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ConocoPhillips expects to spend much more in Alaska this coming year.
The largest oil and gas company in the state is budgeting $1.7 billion for Alaska projects in 2014, up 54 percent from the $1.1 billion it budgeted for 2013 and more than double the $828 million it actually spent in 2012, according to figures provided by the company.
The budget includes construction of the CD-5 satellite, a share of efforts to market North Slope gas and the regular array of maintenance work, but ConocoPhillips is attributing the increase to a slate of North Slope projects announced since the state changed its fiscal terms in the More Alaska Production Act, also known as Senate Bill 21. Those include additional Kuparuk River unit drilling, early work on the Kuparuk Drill Site 2S pad and drilling in the National Petroleum Reserve-Alaska. The NPR-A work includes the GMT-1 development well and two exploration wells in the Greater Mooses Tooth unit.
The budget proves the revised fiscal system is working, according to Gov. Sean Parnell, who released a statement saying, “Billions of dollars in new investment have been announced since I signed the MAP Act into law, and it’s helping to keep Alaska’s businesses and workers busy as they go after new oil production. Alaska is on track for more oil in the pipeline and more opportunities for future generations.”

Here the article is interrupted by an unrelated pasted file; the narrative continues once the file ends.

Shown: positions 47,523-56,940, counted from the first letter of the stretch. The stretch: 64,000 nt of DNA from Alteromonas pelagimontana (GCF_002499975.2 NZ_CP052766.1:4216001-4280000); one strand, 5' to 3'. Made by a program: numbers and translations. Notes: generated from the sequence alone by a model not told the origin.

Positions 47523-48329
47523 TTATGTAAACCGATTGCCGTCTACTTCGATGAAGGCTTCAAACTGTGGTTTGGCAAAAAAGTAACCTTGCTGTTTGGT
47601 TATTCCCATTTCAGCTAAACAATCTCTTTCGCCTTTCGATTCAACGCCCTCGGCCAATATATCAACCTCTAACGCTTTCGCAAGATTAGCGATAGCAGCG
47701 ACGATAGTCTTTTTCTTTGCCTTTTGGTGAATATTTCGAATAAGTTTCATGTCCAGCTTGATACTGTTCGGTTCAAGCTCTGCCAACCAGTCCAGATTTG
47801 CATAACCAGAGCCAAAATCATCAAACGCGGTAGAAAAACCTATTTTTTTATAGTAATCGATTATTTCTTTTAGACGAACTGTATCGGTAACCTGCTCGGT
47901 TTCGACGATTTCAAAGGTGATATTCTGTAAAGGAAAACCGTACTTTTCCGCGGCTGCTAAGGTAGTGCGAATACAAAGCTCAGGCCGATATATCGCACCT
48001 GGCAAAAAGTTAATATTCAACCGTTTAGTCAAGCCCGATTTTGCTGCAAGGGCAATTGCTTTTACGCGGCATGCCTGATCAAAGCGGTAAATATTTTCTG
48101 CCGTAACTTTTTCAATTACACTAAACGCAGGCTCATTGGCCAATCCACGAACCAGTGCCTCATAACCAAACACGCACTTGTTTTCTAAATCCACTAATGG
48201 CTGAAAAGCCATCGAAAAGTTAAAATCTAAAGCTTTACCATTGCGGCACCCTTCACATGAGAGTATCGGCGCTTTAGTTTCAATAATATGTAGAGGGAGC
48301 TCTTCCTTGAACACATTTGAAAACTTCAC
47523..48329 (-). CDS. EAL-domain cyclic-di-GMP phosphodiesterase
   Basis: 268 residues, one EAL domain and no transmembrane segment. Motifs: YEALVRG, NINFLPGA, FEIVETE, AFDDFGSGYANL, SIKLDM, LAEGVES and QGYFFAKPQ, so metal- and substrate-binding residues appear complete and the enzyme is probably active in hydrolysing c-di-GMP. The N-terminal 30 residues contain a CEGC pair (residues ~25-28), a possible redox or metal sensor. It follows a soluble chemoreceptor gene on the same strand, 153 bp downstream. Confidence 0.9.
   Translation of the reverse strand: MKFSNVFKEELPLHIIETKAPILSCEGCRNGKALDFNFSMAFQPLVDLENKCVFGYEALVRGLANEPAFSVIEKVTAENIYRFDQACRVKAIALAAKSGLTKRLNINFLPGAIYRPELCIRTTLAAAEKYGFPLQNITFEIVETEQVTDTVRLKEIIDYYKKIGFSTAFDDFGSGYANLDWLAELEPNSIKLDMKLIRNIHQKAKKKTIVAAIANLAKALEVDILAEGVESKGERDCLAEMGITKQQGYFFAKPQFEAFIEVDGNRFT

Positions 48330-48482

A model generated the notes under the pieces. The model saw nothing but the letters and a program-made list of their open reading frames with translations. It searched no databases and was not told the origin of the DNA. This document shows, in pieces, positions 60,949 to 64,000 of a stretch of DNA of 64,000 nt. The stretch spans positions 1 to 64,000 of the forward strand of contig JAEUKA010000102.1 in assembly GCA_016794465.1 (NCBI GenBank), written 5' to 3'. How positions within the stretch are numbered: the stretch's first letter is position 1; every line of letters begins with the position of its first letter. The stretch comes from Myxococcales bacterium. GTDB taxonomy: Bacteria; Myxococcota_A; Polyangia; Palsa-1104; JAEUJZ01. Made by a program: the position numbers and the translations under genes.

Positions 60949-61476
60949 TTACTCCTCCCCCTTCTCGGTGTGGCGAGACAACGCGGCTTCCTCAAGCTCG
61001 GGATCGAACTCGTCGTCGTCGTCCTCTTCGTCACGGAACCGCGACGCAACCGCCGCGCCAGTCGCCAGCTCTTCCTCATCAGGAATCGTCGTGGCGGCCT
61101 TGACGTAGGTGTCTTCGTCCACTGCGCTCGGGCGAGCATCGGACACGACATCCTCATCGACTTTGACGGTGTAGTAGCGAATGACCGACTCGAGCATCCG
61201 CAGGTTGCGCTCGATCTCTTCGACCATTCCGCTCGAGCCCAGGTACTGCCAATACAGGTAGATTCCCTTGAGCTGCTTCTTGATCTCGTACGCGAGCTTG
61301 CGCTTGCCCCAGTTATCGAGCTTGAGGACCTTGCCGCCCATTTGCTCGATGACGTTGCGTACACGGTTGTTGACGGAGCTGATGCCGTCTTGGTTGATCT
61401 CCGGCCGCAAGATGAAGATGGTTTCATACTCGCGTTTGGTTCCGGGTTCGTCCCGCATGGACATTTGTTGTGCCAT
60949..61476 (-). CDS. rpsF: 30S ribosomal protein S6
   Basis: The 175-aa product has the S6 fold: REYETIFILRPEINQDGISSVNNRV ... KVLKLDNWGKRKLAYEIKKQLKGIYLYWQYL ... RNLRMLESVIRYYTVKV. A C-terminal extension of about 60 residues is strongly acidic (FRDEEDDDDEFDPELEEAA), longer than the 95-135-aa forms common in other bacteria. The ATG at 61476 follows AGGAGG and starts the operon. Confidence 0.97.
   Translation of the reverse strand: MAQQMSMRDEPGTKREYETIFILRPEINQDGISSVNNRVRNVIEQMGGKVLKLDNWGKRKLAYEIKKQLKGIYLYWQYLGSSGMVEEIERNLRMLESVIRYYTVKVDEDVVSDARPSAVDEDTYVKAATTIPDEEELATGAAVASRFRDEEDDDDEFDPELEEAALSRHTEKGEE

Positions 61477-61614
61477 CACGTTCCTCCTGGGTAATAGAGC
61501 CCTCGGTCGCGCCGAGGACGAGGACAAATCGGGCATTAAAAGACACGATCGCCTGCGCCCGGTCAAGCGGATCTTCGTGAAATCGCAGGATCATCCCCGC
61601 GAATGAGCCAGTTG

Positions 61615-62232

Whether voters agree with his conclusions will be determined during the primaries next year. That is when the people will vote on a ballot referendum aimed at repealing the law.
Heavy Lower 48 spending
The spending comes as part of a $16.7 billion capital budget for 2014. The budget provides only a general breakdown of spending. A more-detailed breakdown often accompanies the annual report, which ConocoPhillips usually releases in February.
The budget dedicates some 39 percent, or $6.5 billion, for “high-margin development drilling,” of which two-thirds ($4.3 billion) will go to the Lower 48 and the remaining third, ($2.1 billion) will go to Alaska, Canada, Norway and western Australia.
The 2014 capital budget is aimed toward ConocoPhillips’ goal of producing some 1.6 million barrels of oil equivalent from its continuing operations in 2014, but those efforts are primarily focused on the Lower 48, Canada, Europe and the Asia-Pacific regions.
The budget allocates some 35 percent, or $5.8 billion, for “major projects,” starting with the APLNG project in Australia and including the Surmont Phase 2 project in Canada, the Eldfisk II project in the Norwegian North Sea, the Britannia Long-term Compression and Clair Ridge in the United Kingdom, as well as offshore developments in Malaysia.
The Lower 48 spending include work in the Eagle Ford, Permian and Bakken plays.
The budget also includes some 13 percent, or $2.1 billion, for “maintenance of the company’s high-quality legacy base portfolio, including 2014 planned turnarounds,” and another 13 percent on exploration and appraisal work in the Gulf of Mexico, the U.K. and Australia, as well as unconventional exploration in liquids-rich shale plays across the Lower 48 and Canada, and unconventional exploration in Colombia, Poland and China.
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